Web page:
Canton and Enderbury Islands – Wikipedia

Former Anglo–American condominium consisting of two coral atolls in the central Pacific Ocean

Canton and Enderbury Islands

Flags of Canton and Enderbury Islands
Flags of Canton and Enderbury Islands


Canton and Enderbury Islands

Canton and Enderbury Islands

Capital Tebaronga
Government Condominium under the administration of the United States and the United Kingdom

• Established

6 April 1939

• UK cession/
US evacuation

12 July 1979

The Canton and Enderbury Islands consist of the coral atolls of Canton Island (also Kanton) and Enderbury in the northeastern part of the Phoenix Islands, about 1,850 miles (3,000 km) south of Hawaii in the central Pacific Ocean. The islands were vital naval and air bases on the route between the Americas and the Philippines and Australia and were claimed by both the United Kingdom and the United States.[1] From 1939 to 1979, they formed an Anglo–American condominium, with administration jointly exercised by the U.S. and the UK. This arrangement only covered Canton and Enderbury islands; the remaining Phoenix Islands were still claimed by the U.S. under the Guano Islands Act, but aside from Hull Island were either abandoned or remained under exclusive British control until 1979.[1]

Both the UK and the U.S. claimed sovereignty over the islands since the mid–19th century. The official British claim was formally reasserted on 6 August 1936, and in March 1937 the islands were attached to its Gilbert and Ellice Islands Colony; establishing a radio station on Canton on 31 August 1937.[2] In June 1937 a spat occurred at Canton between USS Avocet and HMS Wellington and their crews. In response, on 26 July President Roosevelt approved a U.S. Navy plan to occupy Canton,[3] and on 3 March 1938 formally reasserted the United States claim, placing Canton and Enderbury under the control of the Department of the Interior.[4] Seven U.S. citizens from the American Equatorial Islands Colonization Project landed on Canton on 7 March.[5] To resolve these conflicting claims, the two governments signed an agreement on 6 April 1939 providing for joint administration over the islands without prejudice to the claims of either side.[6]

The United States and the United Kingdom relinquished control over the islands to the government of newly independent Kiribati; U.S. personnel left the island on 12 July 1979, the date of Kiribati’s independence.[6][7] The Treaty of Tarawa, signed on 20 September 1979 and ratified by the United States Senate on 21 June 1983 and entered into force on 23 September 1983, formally relinquished U.S. claims over the former Canton and Enderbury Islands Condominium.[8] In this treaty, the U.S. acknowledged I-Kiribati sovereignty over fourteen islands, but reserved the right to military bases.[9] Today the islands form part of the Phoenix Islands administrative group within the Republic of Kiribati.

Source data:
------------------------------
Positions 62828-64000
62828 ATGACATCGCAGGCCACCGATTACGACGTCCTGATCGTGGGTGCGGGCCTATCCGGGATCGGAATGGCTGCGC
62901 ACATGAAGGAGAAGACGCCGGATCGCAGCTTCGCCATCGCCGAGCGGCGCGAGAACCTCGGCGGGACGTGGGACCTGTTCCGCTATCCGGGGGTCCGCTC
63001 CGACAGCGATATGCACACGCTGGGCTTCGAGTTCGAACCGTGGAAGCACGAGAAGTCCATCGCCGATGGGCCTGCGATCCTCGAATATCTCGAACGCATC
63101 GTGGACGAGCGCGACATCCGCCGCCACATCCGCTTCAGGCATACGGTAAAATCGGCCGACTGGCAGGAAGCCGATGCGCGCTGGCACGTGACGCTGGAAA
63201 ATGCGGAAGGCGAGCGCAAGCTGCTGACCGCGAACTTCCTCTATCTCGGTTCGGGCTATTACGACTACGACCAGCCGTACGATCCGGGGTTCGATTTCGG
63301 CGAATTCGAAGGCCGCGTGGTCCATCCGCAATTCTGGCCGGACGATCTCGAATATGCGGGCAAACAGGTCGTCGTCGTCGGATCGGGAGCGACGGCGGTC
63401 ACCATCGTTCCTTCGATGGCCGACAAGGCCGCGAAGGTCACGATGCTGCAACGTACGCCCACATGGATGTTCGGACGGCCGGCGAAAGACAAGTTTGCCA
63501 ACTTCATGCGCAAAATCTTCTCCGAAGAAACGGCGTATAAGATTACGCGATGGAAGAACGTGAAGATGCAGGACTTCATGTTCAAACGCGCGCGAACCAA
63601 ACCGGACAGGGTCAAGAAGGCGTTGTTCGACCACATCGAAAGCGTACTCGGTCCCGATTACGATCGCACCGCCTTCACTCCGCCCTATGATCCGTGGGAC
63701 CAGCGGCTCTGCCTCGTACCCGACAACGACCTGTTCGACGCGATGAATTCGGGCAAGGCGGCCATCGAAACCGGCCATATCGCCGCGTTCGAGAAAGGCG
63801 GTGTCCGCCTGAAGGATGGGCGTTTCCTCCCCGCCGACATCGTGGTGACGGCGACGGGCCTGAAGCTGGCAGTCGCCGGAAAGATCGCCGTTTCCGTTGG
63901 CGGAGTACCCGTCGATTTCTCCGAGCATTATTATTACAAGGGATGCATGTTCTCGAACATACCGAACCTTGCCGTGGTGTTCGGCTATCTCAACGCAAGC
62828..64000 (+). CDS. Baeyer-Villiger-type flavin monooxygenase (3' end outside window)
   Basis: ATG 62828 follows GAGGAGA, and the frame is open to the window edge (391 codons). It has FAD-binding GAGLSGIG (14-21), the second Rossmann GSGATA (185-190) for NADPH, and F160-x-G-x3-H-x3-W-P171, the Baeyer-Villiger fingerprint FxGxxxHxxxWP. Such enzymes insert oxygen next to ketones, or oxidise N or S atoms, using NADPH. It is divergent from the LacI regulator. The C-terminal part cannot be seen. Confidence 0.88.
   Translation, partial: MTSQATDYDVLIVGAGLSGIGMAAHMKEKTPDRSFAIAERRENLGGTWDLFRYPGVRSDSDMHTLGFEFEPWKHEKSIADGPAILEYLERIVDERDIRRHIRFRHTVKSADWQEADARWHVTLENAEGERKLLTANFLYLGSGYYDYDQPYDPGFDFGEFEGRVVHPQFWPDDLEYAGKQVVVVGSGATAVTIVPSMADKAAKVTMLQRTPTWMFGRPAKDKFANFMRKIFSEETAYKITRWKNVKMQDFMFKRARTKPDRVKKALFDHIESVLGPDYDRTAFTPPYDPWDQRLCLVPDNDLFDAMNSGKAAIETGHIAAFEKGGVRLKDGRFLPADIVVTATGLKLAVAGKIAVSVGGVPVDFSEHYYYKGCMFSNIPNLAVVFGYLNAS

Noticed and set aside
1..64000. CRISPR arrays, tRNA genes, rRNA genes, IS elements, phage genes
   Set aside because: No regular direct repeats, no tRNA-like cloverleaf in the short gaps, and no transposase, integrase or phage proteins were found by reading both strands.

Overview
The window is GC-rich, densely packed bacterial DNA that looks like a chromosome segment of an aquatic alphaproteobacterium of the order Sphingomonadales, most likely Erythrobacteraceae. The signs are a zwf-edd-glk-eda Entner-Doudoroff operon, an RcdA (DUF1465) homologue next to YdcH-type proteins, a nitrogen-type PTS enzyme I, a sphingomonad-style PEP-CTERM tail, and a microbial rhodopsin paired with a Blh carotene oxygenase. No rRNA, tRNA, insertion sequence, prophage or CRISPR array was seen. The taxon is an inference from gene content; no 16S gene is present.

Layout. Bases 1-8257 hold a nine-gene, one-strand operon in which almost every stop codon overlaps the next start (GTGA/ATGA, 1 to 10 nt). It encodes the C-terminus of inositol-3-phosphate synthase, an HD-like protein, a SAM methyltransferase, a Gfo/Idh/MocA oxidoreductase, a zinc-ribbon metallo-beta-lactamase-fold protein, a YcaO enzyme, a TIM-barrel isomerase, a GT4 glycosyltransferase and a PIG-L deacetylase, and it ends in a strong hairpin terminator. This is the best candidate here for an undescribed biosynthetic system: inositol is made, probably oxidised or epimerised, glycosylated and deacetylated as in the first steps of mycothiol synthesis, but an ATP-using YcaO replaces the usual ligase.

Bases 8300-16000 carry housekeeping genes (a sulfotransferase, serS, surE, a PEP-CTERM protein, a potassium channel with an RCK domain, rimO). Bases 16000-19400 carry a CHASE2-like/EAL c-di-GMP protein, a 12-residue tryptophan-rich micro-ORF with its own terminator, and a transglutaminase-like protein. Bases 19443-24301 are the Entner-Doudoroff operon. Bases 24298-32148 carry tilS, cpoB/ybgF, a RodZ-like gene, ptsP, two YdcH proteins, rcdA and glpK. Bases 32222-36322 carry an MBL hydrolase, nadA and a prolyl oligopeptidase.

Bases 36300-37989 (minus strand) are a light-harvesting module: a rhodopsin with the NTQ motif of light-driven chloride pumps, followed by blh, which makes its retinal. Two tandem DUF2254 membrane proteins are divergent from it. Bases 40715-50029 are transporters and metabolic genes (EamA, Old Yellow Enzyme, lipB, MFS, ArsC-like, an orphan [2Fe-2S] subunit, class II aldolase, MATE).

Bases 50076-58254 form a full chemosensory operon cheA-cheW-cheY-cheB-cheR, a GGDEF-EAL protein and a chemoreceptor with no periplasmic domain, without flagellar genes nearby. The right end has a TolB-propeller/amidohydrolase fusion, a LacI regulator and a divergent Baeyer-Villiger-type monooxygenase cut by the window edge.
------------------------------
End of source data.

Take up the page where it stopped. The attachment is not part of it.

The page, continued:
As of 2005, the population of Canton Island was 41, down from 61 in 2000.[10] In May 2010 the population was reportedly 24, with 14 adults and 10 children.[11] The island’s sole village is called Tebaronga. Enderbury is uninhabited.

In 2006, the government of Kiribati declared the islands, together with other Phoenix Islands, to be a marine protected area, to preserve the unique flora and fauna of the archipelago and its surrounding waters.[12]

See also[edit]

Coordinates: 3°00′S 171°24′W / 3.000°S 171.400°W / -3.000; -171.400


  1. ^ a b Resture, Jane. “Canton Island (Kanton – Abariringa) Phoenix Group, Kiribati”. Jane Resture. Archived from the original on 5 April 2015. Retrieved 25 January 2015.
  2. ^ “Foreign Relations of the United States Diplomatic Papers, 1937, The British Commonwealth, Europe, Near East and Africa, Volume II: 811.0141 Phoenix Group/16: Telegram”. U.S. Department of State, Office of the Historian. Retrieved 24 October 2020.
  3. ^ “United States Congressional Serial Set, Serial Number 13515: Senate Executive Reports, Nos. 1–20”. United States Government Printing Office. 1984. pp. 47–49. Retrieved 24 October 2020.
  4. ^ Felicity Caird (1987). “The Strategic Significance of the Pacific Islands in New Zealand’s Defense Policy, 1935–1939” (PDF). University of Canterbury. pp. 64–65. Retrieved 24 October 2020.
  5. ^ Claus–M. Naske (2004). “Ernest Gruening: Alaska’s Greatest Governor”. University of Alaska Press. Retrieved 24 October 2020.
  6. ^ a b Marian Lloyd Nash (December 1983). “Digest of United States Practice in International Law 1979”. US Department of State Office of the Legal Advisor. p. 783. Retrieved 24 October 2020.
  7. ^ Peggy Ferris (29 May 1985). “The Kamehameha / Kiribati Connection: Project Panala’au in 50–Year Perspective, 1935–1985” (PDF). University of Hawaii. p. 25. Retrieved 24 October 2020.
  8. ^ “Treaty of friendship between the United States of America and the Republic of Kiribati”. Retrieved 2013-06-08. Advise and consent to ratification by the Senate June 21, 1983;
  9. ^ US Department of State Background Note
  10. ^ “Kiribati 2005 Census of Population and Housing: Provisional Tables” (PDF). Government of Kiribati. 2005. Retrieved 9 May 2015.
  11. ^ “Falmouth Coastguard helps starving remote islanders”. National News. News Distribution Service. 9 May 2010. Archived from the original on 24 February 2012. Retrieved 9 May 2010.
  12. ^ “Phoenix Islands Protected Area”. Government of Kiribati. Archived from the original on 3 December 2019. Retrieved 25 January 2015.